For some users, 2FA is not user-friendly enough, and they disable it after a few uses. But lately, 2FA apps have become more accessible. Ultimately, it’s better to be safe than sorry, so consider adding the 2FA for your most sensitive accounts.

4. Don’t Store Passwords in Your Browser

Your browser is the gateway to the virtual world. It can store all your browsing activity, including passwords and IDs. If you don’t disable this feature, you risk accumulating all your sensitive details in one vulnerable place.

Anyone with access to your device can look for this information and find it easily. The next thing you know, someone else is using your accounts and payment information. Don’t let browsers store your passwords to avoid this scenario and protect your data. Here’s a how to disable this feature in Chrome:

  • Click the three vertical dots menu on the upper right side
  • Navigate to Settings
  • Find Autofill and select Passwords
  • You’ll find a list of passwords for different accounts, which you can delete.

5. Back Up Your Data

Backups are an old-school security measure and a lifesaver when everything else fails. If you lose access to your files, backup copies allow you to restore them from an earlier point in time to help recover from an incident.

The golden rule with backups is to never store them on the same device as the original data. If hackers gain access to your system, all the information, including the backup, is at risk. For this reason, USB drives, portable hard drives, and cloud platforms are the safest places to store data.

Google Drive, Dropbox, or Degoo are popular cloud storage options, ideal for personal use. For smaller businesses, inexpensive hard drives are a viable backup option, but larger companies usually opt for dedicated servers or a secure cloud. Important data should be backed up at least once a week, but preferably once every twenty-four hours.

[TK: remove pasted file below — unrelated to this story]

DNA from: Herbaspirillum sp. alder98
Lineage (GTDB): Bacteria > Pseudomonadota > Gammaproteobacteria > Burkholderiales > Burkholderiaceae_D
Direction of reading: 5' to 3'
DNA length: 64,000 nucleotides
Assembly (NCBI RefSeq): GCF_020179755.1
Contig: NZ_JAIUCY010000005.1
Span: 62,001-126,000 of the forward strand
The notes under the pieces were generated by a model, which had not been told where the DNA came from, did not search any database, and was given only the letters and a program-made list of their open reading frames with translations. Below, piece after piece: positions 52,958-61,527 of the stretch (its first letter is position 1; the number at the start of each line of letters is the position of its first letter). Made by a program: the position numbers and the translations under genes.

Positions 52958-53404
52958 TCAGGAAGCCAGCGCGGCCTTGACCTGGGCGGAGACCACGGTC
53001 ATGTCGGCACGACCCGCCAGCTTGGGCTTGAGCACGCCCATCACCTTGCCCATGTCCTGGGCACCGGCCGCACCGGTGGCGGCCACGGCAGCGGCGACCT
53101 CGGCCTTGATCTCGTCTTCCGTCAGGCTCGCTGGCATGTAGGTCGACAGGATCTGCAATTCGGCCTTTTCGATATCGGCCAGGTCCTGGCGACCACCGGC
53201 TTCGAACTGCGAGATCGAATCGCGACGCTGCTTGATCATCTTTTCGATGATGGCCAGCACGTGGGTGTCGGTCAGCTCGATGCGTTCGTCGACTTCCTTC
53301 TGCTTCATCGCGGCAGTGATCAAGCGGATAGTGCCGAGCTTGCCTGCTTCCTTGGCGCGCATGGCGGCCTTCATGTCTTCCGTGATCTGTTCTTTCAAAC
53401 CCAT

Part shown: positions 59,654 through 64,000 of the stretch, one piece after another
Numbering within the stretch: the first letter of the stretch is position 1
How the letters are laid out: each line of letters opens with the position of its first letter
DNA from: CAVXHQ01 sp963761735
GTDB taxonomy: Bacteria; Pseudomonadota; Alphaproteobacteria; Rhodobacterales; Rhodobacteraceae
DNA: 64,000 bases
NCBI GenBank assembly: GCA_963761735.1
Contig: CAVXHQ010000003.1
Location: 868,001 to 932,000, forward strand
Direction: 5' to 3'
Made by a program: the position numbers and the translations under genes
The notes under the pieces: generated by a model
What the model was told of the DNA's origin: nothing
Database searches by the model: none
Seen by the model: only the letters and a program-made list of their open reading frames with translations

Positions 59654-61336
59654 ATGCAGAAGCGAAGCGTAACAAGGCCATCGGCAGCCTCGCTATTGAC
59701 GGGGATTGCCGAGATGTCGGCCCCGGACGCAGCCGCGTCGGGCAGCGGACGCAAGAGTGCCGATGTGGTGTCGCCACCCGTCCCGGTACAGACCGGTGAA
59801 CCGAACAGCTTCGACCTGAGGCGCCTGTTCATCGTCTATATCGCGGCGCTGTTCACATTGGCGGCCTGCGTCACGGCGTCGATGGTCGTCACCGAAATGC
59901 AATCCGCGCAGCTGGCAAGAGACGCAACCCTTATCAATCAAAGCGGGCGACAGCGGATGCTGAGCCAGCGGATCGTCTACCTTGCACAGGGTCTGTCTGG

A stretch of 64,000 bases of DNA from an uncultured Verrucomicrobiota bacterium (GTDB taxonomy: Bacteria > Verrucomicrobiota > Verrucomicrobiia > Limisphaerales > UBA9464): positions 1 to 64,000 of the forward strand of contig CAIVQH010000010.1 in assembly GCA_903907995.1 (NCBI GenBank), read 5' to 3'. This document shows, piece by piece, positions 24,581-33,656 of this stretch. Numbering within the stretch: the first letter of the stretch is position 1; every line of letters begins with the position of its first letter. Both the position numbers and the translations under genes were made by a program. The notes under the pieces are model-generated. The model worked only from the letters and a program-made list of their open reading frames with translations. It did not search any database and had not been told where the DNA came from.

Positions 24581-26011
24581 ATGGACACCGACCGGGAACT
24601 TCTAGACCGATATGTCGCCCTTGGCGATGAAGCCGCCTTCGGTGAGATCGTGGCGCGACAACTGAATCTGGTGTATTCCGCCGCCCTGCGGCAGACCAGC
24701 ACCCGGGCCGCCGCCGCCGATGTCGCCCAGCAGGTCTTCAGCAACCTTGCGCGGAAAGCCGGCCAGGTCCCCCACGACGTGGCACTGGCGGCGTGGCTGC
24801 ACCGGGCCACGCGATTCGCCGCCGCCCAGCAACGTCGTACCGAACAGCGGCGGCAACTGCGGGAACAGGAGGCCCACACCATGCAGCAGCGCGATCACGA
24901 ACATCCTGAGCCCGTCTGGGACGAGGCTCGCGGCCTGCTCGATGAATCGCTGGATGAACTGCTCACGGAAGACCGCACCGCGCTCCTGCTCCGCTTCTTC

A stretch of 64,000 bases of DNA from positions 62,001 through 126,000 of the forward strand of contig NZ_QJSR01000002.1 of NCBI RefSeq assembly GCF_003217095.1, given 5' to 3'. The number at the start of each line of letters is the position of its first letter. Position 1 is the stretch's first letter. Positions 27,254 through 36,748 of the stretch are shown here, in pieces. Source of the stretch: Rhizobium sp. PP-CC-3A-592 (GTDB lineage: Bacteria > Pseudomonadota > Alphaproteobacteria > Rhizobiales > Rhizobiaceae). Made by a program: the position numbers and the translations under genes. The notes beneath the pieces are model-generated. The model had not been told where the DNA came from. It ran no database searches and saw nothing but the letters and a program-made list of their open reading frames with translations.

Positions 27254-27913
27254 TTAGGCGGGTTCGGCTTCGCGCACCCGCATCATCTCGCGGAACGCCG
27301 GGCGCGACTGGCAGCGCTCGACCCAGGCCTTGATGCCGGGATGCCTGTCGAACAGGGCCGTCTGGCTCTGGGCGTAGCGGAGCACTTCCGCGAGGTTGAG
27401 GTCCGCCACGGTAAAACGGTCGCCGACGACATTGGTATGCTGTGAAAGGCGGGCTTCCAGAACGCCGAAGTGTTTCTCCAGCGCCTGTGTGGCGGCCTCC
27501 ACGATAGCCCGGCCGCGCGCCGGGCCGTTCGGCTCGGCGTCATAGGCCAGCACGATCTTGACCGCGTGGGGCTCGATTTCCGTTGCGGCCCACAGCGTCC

6. Use End-To-End Encryption

Companies share massive amounts of data with their partners or internally within different departments. Most of this information travels via email – one of the least secure methods of communication. Here’s where end-to-end encryption comes into the picture.

It ensures that the only people who can access the data are the sender and the intended recipient – and no one else. Neither hackers nor unwanted third parties can access encrypted messages and attachments. One of the best and most affordable end-to-end encryption solutions for emails and documents is S/MIME certificates. S/MIME will let you digitally sign your emails and docs and confirm that you are the legitimate sender.

7. Don’t Use Public Wi-Fi Without a VPN

Today, public WI-Fis are everywhere. People use them in airports, libraries, cafes, parks, malls, and even beaches. But as much as public wireless networks are convenient, they’re also dangerous. Other users can see your activity if the network isn’t secure and you log in to an unencrypted website.

They could hijack your session and log in as you. When you’re using free Wi-Fi, it’s not a good idea to shop online, use social media or access your bank account. You want to avoid visiting websites that save and store sensitive data.